Schock, 31, gained fame as the youngest member of Congress, lending a youthful face to the GOP. He claimed his first election win at age 19 when, just after he graduating from high school, he was a successful write-in candidate for school board in Peoria.

Campaigning for his first congressional term in 2008, he was the only speaker from Illinois to take the stage at the Republican National Convention in St. Paul, Minn. This week, he was scheduled to take part in several convention events, including a Medicare panel with Newt Gingrich.

And his national profile has enjoyed an additional boost from Men's Health magazine and Hollywood gossip websites, which occasionally report on outfits and workout routines of the second-term representative.

Rutherford has climbed a more traditional path up the Illinois political food chain, serving first as a state representative, then a state senator, before being elected treasurer in November 2010.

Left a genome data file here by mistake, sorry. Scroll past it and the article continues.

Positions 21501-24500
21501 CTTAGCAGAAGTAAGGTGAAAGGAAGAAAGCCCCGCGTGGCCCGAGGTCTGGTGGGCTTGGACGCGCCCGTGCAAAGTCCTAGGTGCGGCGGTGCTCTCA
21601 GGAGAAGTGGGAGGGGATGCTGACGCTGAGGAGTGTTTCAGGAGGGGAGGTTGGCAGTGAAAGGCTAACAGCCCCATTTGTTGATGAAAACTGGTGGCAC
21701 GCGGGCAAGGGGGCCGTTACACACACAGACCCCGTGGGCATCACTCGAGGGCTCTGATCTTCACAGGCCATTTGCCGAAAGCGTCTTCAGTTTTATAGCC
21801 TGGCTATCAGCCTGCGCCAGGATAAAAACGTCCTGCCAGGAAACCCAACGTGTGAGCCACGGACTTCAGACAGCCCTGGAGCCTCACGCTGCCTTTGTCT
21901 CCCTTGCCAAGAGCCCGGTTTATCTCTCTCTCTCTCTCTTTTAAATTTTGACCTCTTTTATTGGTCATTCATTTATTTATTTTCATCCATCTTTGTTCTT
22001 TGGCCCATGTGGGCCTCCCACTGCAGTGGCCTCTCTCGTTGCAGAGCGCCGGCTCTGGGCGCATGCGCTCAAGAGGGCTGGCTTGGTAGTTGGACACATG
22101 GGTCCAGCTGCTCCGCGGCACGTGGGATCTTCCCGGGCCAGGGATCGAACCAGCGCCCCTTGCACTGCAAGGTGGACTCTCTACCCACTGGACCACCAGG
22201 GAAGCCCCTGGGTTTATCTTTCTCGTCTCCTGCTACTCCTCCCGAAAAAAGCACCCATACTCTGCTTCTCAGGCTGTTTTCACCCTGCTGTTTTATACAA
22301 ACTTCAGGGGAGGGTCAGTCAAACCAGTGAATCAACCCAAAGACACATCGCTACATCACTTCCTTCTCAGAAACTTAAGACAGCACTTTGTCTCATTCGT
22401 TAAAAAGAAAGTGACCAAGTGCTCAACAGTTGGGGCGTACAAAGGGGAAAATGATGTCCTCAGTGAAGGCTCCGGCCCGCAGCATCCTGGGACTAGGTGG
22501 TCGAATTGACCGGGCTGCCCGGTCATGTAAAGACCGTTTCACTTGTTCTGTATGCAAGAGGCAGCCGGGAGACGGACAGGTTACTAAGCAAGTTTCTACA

Rutherford served as Romney's Illinois campaign chair in 2008, providing networking opportunities that helped fill his own campaign coffers in his 2010 bid for state treasurer against Democrat Robin Kelly of Chicago.

"If you're chairman of the delegation, you use it for a political purpose," Roosevelt University political science professor Paul Green said.

When Romney is in Illinois, Rutherford generally spends much of the day by the presumptive GOP nominee's side. The March primary even featured his tweets about the salmon BLT Romney ordered for lunch one afternoon and Romney's morning workouts on the elliptical machine.

When Romney is out of state, Rutherford serves as surrogate speaker at Republican and nonpartisan state events and works with the Illinois Victory Program, which aims to maximize resources by using strategically placed volunteer centers to help candidates in races up and down the ticket, including suburban congressional races and Illinois House and Senate races. With Obama expected to win Illinois, the Romney campaign is paying little attention to the state, but, undaunted, Rutherford is helping raise significant resources here.